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Thea Musgrave

Publisher: Novello & Co

Nurse's Songs of innocence and experience (2013)
A 2013 Royal Philharmonic Society / Britten-Pears Foundation commission to celebrate the centenary of the birth of Benjamin Britten and the bicentenary of the foundation of the Royal Philharmonic Society.
Text Writer
William Blake
Novello & Co Ltd
Chorus a cappella / Chorus plus 1 instrument
Year Composed
4 Minutes

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Programme Note
Thea Musgrave Nurse's Songs of innocence and experience (2013)
Dedicated to the memory of Richard Rodney Bennett.

When the voices of children are heard on the green,
And laughing is heard on the hill,
My heart is at rest within my breast,
And everything else is still.

“Then come home, my children, the sun is gone down,
And the dews of night arise;
Come, come, leave off play, and let us away,
Till the morning appears in the skies.”

“No, no, let us play, for it is yet day,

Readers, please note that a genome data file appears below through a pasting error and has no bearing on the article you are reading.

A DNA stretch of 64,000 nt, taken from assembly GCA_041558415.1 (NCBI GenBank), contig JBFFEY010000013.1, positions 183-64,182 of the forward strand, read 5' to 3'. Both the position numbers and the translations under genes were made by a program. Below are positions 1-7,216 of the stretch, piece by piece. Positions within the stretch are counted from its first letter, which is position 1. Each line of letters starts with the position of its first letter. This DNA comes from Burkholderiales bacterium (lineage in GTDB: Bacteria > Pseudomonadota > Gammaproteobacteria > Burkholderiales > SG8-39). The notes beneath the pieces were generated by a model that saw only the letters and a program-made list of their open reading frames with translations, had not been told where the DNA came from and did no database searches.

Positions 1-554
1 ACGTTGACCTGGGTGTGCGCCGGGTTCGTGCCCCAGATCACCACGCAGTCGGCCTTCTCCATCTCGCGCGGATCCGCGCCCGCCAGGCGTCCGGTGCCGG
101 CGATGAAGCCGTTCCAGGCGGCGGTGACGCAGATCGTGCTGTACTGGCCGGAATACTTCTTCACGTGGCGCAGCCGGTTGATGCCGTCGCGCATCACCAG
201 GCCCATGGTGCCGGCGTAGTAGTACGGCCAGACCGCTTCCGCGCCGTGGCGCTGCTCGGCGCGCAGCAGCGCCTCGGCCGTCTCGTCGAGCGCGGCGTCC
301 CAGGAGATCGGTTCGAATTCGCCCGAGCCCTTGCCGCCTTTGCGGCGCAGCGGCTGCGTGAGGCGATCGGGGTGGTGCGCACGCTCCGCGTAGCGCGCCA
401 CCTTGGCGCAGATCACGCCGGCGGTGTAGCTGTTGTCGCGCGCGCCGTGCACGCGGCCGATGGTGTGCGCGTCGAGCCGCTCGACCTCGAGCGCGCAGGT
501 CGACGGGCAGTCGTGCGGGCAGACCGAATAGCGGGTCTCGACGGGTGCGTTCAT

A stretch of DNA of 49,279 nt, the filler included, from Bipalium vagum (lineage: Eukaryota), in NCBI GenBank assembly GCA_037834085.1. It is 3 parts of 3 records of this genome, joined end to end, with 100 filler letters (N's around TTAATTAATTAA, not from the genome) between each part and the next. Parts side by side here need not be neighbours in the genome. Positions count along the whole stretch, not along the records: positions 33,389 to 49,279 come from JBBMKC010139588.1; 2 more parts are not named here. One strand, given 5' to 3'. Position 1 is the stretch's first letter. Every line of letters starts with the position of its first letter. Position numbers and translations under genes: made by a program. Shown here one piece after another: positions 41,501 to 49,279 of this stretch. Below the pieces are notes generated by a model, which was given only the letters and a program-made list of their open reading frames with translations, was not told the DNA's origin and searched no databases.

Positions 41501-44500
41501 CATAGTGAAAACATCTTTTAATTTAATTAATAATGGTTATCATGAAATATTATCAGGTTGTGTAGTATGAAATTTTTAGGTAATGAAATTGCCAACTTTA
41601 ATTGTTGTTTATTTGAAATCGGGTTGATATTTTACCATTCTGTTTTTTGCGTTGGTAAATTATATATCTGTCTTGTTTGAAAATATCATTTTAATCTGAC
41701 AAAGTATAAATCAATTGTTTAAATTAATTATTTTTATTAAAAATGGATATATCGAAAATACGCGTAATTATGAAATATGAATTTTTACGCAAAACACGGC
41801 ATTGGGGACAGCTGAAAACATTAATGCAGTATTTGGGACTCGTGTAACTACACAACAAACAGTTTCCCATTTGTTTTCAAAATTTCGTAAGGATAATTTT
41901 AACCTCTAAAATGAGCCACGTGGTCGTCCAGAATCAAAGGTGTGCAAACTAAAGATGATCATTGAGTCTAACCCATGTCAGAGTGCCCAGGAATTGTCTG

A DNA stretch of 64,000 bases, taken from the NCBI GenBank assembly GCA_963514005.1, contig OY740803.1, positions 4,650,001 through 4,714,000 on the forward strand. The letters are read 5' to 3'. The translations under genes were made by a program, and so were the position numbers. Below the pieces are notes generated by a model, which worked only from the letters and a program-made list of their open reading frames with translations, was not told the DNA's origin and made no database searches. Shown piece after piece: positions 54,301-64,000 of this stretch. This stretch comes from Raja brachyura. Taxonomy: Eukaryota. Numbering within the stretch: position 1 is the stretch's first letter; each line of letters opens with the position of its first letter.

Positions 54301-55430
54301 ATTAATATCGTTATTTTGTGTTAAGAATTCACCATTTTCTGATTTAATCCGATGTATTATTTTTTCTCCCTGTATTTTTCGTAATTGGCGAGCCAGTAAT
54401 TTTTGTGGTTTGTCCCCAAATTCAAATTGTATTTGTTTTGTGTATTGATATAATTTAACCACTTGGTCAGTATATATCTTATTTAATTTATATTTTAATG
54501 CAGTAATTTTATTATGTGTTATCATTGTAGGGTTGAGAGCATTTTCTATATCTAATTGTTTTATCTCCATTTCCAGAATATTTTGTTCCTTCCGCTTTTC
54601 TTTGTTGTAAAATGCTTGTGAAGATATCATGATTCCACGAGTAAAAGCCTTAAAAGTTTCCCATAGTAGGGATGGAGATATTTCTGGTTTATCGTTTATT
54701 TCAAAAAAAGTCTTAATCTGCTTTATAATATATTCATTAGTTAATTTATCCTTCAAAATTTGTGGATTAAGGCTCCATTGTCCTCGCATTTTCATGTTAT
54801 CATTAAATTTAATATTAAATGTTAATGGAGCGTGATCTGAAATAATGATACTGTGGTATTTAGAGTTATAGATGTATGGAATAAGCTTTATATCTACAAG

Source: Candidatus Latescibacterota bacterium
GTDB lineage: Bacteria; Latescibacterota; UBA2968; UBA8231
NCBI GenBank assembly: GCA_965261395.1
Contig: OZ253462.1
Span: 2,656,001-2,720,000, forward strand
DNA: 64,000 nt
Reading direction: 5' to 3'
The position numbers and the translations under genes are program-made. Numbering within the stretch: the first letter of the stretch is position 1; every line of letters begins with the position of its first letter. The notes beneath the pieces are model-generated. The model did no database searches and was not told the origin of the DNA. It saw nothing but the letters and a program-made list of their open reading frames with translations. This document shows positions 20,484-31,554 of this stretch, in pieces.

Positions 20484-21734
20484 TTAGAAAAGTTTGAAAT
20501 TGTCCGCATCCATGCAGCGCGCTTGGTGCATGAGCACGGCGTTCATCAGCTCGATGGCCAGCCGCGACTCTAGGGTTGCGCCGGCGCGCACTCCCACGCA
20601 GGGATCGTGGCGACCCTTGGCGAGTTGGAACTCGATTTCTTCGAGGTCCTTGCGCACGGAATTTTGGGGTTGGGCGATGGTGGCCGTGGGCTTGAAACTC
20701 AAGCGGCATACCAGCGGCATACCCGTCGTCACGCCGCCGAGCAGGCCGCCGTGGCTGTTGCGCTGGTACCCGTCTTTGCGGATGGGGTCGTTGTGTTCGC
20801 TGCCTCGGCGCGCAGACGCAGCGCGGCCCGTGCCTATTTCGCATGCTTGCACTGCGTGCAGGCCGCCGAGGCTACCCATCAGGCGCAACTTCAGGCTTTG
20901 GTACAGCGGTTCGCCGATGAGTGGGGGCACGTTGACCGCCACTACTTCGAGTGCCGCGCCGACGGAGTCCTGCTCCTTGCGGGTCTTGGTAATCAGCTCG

And we cannot go to sleep;
Besides, in the sky the little birds fly,
And the hills are all covered with sheep.”

Well, well, go and play till the light fades away,
And then go home to bed.”
The little ones leaped, and shouted, and laughed,
And all the hills echoed.


When voices of children are heard on the green,
And whisperings are in the dale,
The days of my youth rise fresh in my mind,
My face turns green and pale.

Then come home, my children, the sun is gone down,
And the dews of night arise;
Your spring and your day are wasted in play,
And your winter and night in disguise.

What captivated me was the contrast between the innocence and indeed the experience of the Nurse in these two poems. I therefore chose a soprano soloist to portray the “innocent” Nurse and an alto for the “experienced” nurse.

What is also important is the dialogue between the two Nurses and the children. In the second song the "experienced" Nurse carries the whole of the second verse. So, in order to give the children a presence I “borrowed” some lines from the first poem for the children to sing: “We cannot go to sleep”. It is like an echo (“and all the hills echoed”) from the end of the first poem.


  • Ensemble
    Music Sales Singers
    David Hill
    Choral Sampler 2013:
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